Despite all the diplomatic talk of disbanding the settlements as a condition for peace, no one seriously believes that these communities — with their half a million residents, their urban installations, their privileged access to fertile land and water — will ever be removed. The Israeli authorities, whether left, right or center, have no intention of removing them, and neither Palestinians nor informed Americans harbor illusions on this score.

Obama’s ‘even-handed’ approach entails huge subsidy of settlement construction along with massive military aid to the expansionary power. This is what the Irish Times sees as a ‘commitment to political engagement based on human rights and the rule of law’.

I Want To Wake Up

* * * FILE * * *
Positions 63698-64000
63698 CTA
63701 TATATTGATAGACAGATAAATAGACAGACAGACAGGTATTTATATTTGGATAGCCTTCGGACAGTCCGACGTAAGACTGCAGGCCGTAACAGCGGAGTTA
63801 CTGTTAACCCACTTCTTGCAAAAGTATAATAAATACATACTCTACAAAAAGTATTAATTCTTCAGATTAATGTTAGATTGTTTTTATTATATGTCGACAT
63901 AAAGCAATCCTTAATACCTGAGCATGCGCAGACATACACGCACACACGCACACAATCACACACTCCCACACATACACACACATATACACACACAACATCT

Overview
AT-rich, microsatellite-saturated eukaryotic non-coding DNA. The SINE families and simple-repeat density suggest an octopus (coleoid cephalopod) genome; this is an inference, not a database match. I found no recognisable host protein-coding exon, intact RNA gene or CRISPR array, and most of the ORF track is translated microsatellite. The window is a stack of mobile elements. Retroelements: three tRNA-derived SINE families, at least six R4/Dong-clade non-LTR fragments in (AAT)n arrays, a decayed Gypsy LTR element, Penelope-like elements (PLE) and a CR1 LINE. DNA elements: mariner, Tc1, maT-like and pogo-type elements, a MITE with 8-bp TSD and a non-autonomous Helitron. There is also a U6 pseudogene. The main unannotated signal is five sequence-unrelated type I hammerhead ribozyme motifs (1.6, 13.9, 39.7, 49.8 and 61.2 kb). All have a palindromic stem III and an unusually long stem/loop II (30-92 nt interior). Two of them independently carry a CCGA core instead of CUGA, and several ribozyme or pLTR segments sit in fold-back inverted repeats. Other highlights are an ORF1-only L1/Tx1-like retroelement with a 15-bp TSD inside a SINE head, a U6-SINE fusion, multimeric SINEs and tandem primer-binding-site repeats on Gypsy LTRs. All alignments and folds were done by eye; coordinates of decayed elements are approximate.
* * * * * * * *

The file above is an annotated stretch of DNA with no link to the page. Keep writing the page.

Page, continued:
Just back after a week in New York. I wouldn’t live there if you paid me. No siree. But then again, I appear to be living in Ireland for free, so I can’t complain too much. I don’t have much to say about the place that hasn’t already been said many times before, but some superficial remarks shall follow nonetheless. I managed to go a week without hearing the word ‘fuck’ spoken in the street, which ended almost as soon as I stepped onto Irish asphalt again. I saw a couple of rats. One was in Macy’s main store. Another one was on the platform at Madison Square Garden. I think they were visiting McDonalds and waiting on a subway train respectively. I was surprised but not particularly bothered at the lack of an animated countenance on people working in shops and restaurants. A lot of people working there had the face of someone who was being treated like crap. I saw queues of people waiting to get into Abercrombie and Fitch on Fifth Avenue who would not have looked out of place on a fascist propaganda video: muscular, what Veblen refers to as ‘dolicho-blond’ families. I had never paid any attention to this brand before. It is marketed as a ‘the highest quality, casual, All-American lifestyle clothing for aspirational men and women’. I found out today they just lost a case for wrongful dismissal against a worker in London whom they hid in a stockroom because she had a prosthetic arm. That figures. Then there were the many families who proceeded down the streets wearing an I Love NY uniform. I was not loving this. The I Love New York logo, as David Harvey points out in A Brief History of Neoliberalism, was an invention of the city’s elite institutions in order to sell the image of a city as a cultural centre and tourist destination, subsequent to what Harvey describes as a ‘coup by the financial institutions against the democraticaly elected government of New York City’. This coup had consisted, among other things, of wage freezes, cutbacks in education, public health, and transport services, as well as user fees, including the introduction of university tuition fees. Nor was I loving the general picture of a city owned by rich white people being served by people of color, though one should not be especially scandalised simply because these relations are visible. I have seen people pick through rubbish bins before, but I had never seen anyone reach into a bin and start eating a discarded meal. Perhaps destitute Europeans have more compunction about being seen eating rubbish. The museums were packed with people intent on getting photos of themselves beside famous artworks. This happens in Europe too, of course, but this does not make it any easier to figure out someone who plans to say to their friends and relatives that ‘this is me standing beside Warhol’s Mao’. A strange sensation standing outside the New York Stock Exchange. The massive stars and stripes draped out the front is quite a statement: America=Capitalism. But it felt like there was nothing there. If Wall Street is considered a centre of global power, the belly of the beast, it is a oddly empty centre. Boots Riley says the new Street Sweeper Social club album is ‘something for the working class to listen to on their iPods while storming Wall Street’. But suppose they did. At the moment, they couldn’t, because it would be cordoned off in advance. But suppose they could. What would happen? Traders would work from home for the duration. The taped recording on the ferry out to the Statue of Liberty talked about how the statue was a symbol of liberty, opportunity and security, but ‘security’ sounded like a recent urgent insertion.